Global Studies Program

Travel Seminars

SOC 385 Exploring Japanese Society and Culture (Dr. Akiko Yasuike)

This course introduces students to Japanese society and culture. Japan has been one of the most economically advanced countries since the rise of globalization, yet unlike Europe and the U.S., it is a country of no Western origin. While globalization has accelerated the process of Americanization, Japan still retains uniquely Japanese customs, values/beliefs and social institutions. The course will examine Japanese society/culture and the impact of globalization on it through documentary films, academic articles, popular magazines and internet sources. Right after this semester, students will visit Japan for approximately two weeks to directly observe interactions of Japanese people and experience Japanese life style. Students are expected to stay in Japan as a college student ethnographer and share their observations and thoughts during evening meetings. Class assignments of gathering information on Japanese society and culture and a trip to Japan will promote an understanding of cultural and global diversity and appreciation of diversity.

Communication Major
Class of 2011

"Japan was such an experience, and I will never forget anything that I saw and did. As crazy as things may seem, Japan has done a phenomenal job at balancing the newest of technology, but still being able to hang tight to their cultural roots. I have never been to a country that is able to handle so much at once."

Global Studies Major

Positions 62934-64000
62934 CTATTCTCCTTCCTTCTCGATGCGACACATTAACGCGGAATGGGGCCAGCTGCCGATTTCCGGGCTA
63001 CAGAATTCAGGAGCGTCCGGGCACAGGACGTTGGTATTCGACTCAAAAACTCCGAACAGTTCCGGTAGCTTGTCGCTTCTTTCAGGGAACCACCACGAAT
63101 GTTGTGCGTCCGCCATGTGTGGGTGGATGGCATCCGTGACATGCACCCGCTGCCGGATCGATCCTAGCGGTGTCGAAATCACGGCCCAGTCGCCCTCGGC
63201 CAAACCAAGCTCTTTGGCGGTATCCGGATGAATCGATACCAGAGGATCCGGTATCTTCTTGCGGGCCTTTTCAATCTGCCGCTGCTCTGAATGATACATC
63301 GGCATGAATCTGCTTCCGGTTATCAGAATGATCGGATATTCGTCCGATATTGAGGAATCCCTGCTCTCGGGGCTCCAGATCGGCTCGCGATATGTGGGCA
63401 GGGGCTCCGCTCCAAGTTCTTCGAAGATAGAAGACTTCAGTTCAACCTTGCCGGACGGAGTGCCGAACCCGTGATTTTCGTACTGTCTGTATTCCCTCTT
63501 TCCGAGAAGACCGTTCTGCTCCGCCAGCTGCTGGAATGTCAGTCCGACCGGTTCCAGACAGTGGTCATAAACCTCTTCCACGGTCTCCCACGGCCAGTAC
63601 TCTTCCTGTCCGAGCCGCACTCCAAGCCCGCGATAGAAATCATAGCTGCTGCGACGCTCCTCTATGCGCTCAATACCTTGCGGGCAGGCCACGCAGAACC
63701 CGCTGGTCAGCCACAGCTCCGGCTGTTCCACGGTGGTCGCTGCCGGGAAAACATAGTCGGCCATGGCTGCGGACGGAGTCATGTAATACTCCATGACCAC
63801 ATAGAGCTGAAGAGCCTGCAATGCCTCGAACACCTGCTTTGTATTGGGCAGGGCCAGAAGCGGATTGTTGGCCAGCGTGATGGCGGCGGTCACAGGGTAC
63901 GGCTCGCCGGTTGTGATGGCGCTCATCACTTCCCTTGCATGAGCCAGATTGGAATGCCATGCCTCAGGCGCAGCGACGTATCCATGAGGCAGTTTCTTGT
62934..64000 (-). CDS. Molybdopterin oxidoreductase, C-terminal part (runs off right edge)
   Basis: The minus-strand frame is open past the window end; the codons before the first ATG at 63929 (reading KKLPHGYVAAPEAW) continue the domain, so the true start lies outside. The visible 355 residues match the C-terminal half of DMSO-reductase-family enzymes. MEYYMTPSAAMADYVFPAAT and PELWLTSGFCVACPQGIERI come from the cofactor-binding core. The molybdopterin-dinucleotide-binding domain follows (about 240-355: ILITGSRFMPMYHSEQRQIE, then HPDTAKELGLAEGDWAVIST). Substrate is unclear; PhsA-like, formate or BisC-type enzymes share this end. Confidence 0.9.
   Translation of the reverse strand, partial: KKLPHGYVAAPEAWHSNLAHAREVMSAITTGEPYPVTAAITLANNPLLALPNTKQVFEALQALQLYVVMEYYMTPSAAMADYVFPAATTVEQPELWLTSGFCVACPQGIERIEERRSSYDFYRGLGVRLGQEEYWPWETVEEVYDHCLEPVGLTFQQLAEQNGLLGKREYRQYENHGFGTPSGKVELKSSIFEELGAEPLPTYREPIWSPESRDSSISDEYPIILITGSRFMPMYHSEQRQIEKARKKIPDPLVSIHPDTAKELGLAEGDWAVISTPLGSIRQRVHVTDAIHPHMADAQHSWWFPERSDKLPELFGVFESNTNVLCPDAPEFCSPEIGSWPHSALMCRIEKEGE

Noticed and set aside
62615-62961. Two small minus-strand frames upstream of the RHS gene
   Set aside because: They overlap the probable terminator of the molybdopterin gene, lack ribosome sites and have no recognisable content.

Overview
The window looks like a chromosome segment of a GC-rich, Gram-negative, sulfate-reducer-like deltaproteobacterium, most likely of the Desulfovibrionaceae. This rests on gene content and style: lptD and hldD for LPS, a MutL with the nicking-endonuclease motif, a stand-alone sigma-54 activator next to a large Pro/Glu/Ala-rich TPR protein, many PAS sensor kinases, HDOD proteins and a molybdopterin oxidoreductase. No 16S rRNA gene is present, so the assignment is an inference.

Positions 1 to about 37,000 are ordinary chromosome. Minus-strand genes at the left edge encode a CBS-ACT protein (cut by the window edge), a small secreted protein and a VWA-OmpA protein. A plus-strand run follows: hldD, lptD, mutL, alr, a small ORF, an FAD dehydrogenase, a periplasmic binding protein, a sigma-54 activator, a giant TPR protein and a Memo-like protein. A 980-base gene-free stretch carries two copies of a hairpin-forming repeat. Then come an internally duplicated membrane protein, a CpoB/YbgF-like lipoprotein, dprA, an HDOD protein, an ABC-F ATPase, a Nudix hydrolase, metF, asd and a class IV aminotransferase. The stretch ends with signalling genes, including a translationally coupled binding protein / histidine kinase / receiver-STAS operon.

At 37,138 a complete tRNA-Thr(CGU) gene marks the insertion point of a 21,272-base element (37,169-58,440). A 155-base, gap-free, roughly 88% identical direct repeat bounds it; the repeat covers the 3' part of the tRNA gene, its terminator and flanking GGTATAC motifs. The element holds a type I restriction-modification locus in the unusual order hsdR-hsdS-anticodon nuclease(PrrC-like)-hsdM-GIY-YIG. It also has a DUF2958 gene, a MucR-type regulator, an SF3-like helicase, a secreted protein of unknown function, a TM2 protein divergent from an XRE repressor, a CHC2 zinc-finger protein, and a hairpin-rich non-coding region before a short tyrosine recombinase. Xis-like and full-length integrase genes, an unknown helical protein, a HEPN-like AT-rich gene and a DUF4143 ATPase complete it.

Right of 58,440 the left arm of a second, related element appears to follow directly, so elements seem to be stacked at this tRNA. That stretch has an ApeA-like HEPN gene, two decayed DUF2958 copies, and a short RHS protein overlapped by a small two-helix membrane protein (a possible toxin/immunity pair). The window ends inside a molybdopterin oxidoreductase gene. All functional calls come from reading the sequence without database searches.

Class 2010

"Every day was full of new aspects of the Japanese culture, which brought shock, amazement, and even laughs to us foreigners. Japan is a world which is connected globally with the United States and other western powers, yet it is so different from any country I have seen. Japan has the ability to live in a global western world while also keeping their traditional way of life, which is very foreign to the West. Most countries cannot do this and usually give up tradition in order to enter the global world, or they keep their long time traditions and do not enter the global world. Japan is so unique to be able to do this and I grew a huge appreciation for the Japanese people and the way they are able to live their lives in this global society."

Sociology Major
Class 2010

"Japan was a breathtaking experience with a rush of so many different cultures mixing into one place. The honor in the past is kept in the temples and the palaces preserved as the new fashions of Harajyuku overtake the world in a rush of style uniquely different from American retro-active chic. It was an overwhelming mesh of people and new experiences and culture-shock to make one really appreciate the intensity of what this country had to offer. As I leave Japan, I will always remember just how much I must still learn from foreign cultures and remember the balance of all aspects that Japan upholds and the calming harmony of seeking something higher than earthly gratification."

Itinerary for a Japan Travel Seminar in May and June in 2012

Day 1 L.A. Leave LAX
Day 2 Tokyo Arrive at Narita Airport
Day 3 Tokyo Tsukiji Fish Market, Kabuki, Tokyo Tocho Building, & Shinjyuku
Day 4 Tokyo Edo Tokyo Museum & Free Time (Asakusa/Akihabara, Odaiba, Roppongi/Akasaka or Giburi Museum)
Day 5 Tokyo Tokyo National Museum & Multicultural Center Tokyo
Day 6 Tokyo Imperial Palace, Meiji Jingu & Free Time (Harajuku, Aoyama & Shibuya)
Day 7 Takayama Takayama
Day 8 Takayama Gokayama & Shirakawago
Day 9 Gifu Ukai
Day 10 Kyoto Nijyo Castle
Day 11 Kyoto Nara (Todaiji Temple, Nara Park, Kasuga Taisha Shrine) & Home Visit
Day 12 Kyoto Kyoto Imperical Palace, Shimogamo Shrine, Kimono Wearing & Tea Ceremony & Free Time
Day 13 Kyoto Zen Meditation & Free Time
Day 14 Kyoto Eastern Kyoto (Kiyomizu, Sanjusangendo Hall, Yasaka Shrine, Chionin, Heian Shrine, Museum of Traditional Crafts & Gion)
Day 15 Osaka Leave Itami International Airport